Durable Functions with Retry Timeout and Callback

Wednesday, 08 September 2021

How to use Durable Functions to call external systems with retry and timeout loops, including waiting for the external system to call back and rehydrate the function.


This article was published at GitHub. It is open source and you can make edits, comments etc.

Azure Durable Functions are a platform for building code-based workflows built on top of the Azure Functions runtime.

Like any workflow system, it is common for Durable Functions to need to call external systems and handle retry and timeout scenarios. It is also common for the external systems to carry out long running tasks which need to call back to the Durable Function when they are done.

In this article, we'll discuss patterns and examples for achieving all of these features with Durable Functions, based on a real-world customer scenario.

The article assume a working knowledge of Durable Functions; if you don't already have that, you may benefit from reading Durable Functions Overview first.

There is an open-source companion repository that goes with this article available at GitHub: Durable-Function-Retry-Timeout-Callback

The scenario

The customer scenario that inspired this article was a Durable Function which needed to execute jobs on Azure Databricks. Because of the long running nature of the Databricks jobs, the system was designed so that Databricks itself calls back to the Durable Function when the job has completed rather than the Durable Function polling Databricks for status.

The customer wanted the Durable Function system to work with a set of configuration values for each job that defined:

  • Timeout limit: A setting in seconds that defines how long should be given between the job being sent to Databricks and the call-back arriving back at the Durable Function.
  • Retry limit: A setting that defines how many times a job should be retried if it either timeout or has an error when initially requested

Durable Functions are very well suited to these kinds of requirements because Durable Function allows for long-running operations (see Human interaction and timeouts in Durable Functions). Durable Functions also allows complex retry logic to be coded using standard code conventions such as do/while loops and try/catch blocks.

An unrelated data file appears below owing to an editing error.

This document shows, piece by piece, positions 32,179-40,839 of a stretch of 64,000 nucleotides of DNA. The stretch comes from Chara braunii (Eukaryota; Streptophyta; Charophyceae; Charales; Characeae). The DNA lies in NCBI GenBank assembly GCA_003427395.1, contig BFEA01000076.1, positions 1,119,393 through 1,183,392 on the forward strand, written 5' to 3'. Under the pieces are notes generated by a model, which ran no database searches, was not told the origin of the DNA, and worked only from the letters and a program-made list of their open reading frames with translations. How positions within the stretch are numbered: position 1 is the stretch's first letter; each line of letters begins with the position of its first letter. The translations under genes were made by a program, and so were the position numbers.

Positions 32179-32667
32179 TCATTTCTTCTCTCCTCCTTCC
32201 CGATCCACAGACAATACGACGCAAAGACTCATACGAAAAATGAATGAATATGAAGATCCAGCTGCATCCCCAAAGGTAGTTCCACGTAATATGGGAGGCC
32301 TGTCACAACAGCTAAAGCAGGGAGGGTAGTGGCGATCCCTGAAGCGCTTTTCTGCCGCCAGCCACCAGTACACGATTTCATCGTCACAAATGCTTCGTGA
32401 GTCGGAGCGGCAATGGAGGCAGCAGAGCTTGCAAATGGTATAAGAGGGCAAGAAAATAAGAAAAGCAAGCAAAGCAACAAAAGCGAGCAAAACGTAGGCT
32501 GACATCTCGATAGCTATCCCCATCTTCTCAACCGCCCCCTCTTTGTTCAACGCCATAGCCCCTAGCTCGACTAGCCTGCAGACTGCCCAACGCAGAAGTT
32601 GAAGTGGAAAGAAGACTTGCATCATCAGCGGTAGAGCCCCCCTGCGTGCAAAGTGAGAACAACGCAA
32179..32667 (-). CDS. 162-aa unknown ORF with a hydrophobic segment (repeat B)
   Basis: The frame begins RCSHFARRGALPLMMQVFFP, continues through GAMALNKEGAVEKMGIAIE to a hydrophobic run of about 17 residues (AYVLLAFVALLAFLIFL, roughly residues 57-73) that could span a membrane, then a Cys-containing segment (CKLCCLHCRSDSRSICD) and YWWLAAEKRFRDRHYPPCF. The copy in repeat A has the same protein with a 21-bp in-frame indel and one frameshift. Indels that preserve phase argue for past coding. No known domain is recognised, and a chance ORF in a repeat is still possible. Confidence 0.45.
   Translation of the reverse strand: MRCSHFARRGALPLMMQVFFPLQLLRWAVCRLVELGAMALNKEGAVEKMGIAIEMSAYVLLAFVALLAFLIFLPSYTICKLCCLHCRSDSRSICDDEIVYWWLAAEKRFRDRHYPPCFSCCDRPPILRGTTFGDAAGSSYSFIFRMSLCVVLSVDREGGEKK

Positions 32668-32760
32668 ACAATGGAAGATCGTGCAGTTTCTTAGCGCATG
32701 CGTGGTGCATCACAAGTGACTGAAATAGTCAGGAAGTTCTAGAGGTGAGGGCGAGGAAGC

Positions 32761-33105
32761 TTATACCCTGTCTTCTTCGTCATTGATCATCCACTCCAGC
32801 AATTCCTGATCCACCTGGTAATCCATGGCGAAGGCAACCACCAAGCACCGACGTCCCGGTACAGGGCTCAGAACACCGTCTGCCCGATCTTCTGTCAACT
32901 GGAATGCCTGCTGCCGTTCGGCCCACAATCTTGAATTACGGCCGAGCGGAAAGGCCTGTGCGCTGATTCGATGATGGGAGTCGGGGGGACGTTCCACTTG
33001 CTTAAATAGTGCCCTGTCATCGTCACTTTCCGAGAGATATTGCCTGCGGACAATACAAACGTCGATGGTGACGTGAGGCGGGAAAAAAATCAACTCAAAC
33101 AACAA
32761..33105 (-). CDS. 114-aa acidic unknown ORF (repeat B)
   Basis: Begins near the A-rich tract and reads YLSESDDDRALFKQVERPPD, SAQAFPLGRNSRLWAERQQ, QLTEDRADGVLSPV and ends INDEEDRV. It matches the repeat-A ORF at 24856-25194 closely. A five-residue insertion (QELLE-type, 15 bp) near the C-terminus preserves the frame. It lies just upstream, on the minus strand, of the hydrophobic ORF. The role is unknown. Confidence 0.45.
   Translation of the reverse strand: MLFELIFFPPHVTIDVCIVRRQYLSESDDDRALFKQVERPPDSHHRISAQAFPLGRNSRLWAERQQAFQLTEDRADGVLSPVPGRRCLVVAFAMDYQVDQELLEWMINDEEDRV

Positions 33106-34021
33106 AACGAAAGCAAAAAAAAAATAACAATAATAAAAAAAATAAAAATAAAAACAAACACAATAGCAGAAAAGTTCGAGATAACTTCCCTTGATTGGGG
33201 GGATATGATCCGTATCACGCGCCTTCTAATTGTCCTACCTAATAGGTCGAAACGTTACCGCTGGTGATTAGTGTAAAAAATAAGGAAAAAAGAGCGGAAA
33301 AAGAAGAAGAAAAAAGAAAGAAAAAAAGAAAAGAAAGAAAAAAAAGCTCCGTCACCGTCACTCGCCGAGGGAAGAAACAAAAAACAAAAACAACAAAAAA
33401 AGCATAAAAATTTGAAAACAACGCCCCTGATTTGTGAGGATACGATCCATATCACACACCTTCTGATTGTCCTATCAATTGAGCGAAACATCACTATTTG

Though the example given is based on Databricks, it can apply to any external system that has long-running operations.

Call-back and timeout

Durable Functions has a great way to call external systems and wait for a call-back, this is called "wait for external event" and is explained in details at Handling external events in Durable Functions.

The basic gist is that an orchestration function can use the WaitForExternalEvent method of the function context to tell the function to wait until an external request is received on a specific endpoint.

Getting the call-back endpoint

The endpoint itself is a combination of the function's host, the instance ID and the event name and is visible in the response body's SendEventPostUri when invoking an orchestration via HTTP, this is an example:


It is possible to obtain this url, complete with the task hub, function code (auth key) and other details from any client function by using the IDurableOrchestrationClient.CreateHttpManagementPayload method. This method requires an instance Id but you can pass any value which can be swapped out later (clients will not have the orchestration's instance Id until they invoke the orchestration which is why a temporary value is required).

The method will produce a url with {eventname} where the external event name should go, but you can easily swap this for your real event name using string manipulation.

You can then pass this value through to the orchestration as part of its payload. The orchestration can replace the temporary instance Id and event name and then you have the full call-back uri which can be passed to your external system.